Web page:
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Nepal: return to Bhojpur

30-08-2004 Feature

In the isolated regions of Nepal, where access is difficult, the International Committee of the Red Cross (ICRC) tries to keep in touch with the local population and to cope with the needs arising from the conflict. In terms of logistics, these activities sometimes result in unexpected situations, as can be seen from the following account by ICRC delegate Xénia Gamulin.

It was my second mission to Bhojpur in the mountainous region of east Nepal. The village of Bhojpur, the administrative centre of Bhojpur District, is perched on a ridge at an altitude of some 1,500 metres. The zone is held by the government forces, but there had recently been an attack on the village. Following that incident I rushed to the area with my interpreter colleague.

The purpose of our mission was to understand what had happened, find out whether the local people needed assistance, and also collect information on any violations of international humanitarian law. On our first mission to Bhojpur several months previously we had not noticed any particular tension; the district was considered to be quiet at the time and little affected by the conflict.

There are no roads suitable for motor vehicles in the region of Bhojpur. There is a small mountain airport an hour and a half's walk from Bhojpur village, with flights to Kathmandu and Biratnagar. It is a journey of at least two days on foot to the nearest road.

 In the village  

 
 
Xénia, ICRC delegate in Biratnagar, Nepal.©ICRC 
 

On our arrival in Bhojpur we found that the telephone exchange had been destroyed in the attack. The inhabitants of the village were thus isolated from the rest of the world. The change of atmosphere since our last visit was dramatic. The tension was palpable. The local people were frightened and first refused to speak to us. But they gradually came to trust us and we managed to talk to several of them to try to understand what had happened and had marked them to such an extent.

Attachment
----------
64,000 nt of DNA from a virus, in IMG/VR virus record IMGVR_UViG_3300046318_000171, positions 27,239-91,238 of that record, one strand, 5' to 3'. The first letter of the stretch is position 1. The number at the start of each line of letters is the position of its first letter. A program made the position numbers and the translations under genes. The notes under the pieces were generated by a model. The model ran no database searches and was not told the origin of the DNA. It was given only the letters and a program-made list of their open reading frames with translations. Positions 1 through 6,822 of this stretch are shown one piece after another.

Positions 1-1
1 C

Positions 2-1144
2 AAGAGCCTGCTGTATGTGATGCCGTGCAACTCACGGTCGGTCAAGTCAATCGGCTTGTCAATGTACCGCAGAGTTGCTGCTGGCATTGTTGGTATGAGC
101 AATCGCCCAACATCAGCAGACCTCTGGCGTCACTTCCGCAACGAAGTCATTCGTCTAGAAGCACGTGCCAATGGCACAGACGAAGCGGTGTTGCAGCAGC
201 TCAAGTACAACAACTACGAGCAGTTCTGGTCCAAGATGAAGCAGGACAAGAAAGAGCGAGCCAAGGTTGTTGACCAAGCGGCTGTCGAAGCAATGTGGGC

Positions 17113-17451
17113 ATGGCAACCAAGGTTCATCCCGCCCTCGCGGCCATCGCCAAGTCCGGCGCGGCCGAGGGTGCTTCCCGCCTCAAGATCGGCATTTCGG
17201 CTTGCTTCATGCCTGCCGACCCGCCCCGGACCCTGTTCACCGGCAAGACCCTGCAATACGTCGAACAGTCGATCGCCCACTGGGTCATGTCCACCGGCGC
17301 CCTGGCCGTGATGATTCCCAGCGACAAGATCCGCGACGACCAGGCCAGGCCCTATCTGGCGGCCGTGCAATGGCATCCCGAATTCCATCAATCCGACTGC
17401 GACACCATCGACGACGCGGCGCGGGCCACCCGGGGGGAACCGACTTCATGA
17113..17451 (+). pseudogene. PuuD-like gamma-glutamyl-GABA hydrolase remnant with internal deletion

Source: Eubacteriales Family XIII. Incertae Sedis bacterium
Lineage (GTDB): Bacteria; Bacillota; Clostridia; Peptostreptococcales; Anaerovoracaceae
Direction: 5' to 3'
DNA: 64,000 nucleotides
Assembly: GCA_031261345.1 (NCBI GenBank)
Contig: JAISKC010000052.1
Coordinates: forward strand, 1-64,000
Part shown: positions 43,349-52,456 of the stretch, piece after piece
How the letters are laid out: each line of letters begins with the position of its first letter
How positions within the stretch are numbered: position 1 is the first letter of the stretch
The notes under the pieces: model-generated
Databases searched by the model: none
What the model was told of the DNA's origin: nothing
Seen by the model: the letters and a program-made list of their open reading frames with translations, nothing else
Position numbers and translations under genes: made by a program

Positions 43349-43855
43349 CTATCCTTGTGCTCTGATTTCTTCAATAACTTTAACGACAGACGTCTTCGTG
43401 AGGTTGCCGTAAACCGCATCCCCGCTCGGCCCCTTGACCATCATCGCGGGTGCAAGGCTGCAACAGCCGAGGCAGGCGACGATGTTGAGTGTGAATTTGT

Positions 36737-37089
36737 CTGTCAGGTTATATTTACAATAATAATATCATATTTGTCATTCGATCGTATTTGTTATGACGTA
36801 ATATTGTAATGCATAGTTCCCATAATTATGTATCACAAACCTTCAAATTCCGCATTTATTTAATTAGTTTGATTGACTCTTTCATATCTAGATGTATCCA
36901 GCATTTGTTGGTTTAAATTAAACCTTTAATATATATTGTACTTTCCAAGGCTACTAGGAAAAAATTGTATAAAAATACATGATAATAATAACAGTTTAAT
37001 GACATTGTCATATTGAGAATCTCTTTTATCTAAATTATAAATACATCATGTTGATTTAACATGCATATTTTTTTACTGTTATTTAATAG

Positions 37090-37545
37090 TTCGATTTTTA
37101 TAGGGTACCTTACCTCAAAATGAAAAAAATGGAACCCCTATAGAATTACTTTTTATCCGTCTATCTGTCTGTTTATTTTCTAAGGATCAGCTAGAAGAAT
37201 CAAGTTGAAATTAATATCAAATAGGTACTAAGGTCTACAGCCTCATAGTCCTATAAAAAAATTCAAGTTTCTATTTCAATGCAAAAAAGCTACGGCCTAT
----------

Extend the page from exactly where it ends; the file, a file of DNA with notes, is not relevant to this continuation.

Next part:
In the few days we spent in the village we observed that the inhabitants took cover in their shacks in the evening for fear of another attack and waited there until dawn. We heard volleys of machine-gun fire on two evenings but were unable to detect where it was coming from. It was a fairly chilling experience.

One day as we were walking down the main street we heard two major explosions, which seemed to have occurred higher up above the village. The people froze. And there was then a deathly silence while they scanned the mountain trying desperately to find where the explosions had come from. It turned out in the end that they had just been caused by abandoned explosives, which had gone off as they were being neutralized. The wildest rumours about an imminent attack began to go around the village nevertheless. But there has been no such attack as yet.

 Our mission in the area  

The first stage of our work consisted of meeting the members of the local branch of the Nepal Red Cross Society in order to obtain an impartial account of the attack. On the basis of that information we then set out to look for eyewitnesses of th e events and spoke to them privately. We were anxious to prevent as far as possible any distortion of the facts and we also wanted to be able to compare the information obtained so as to assess its reliability.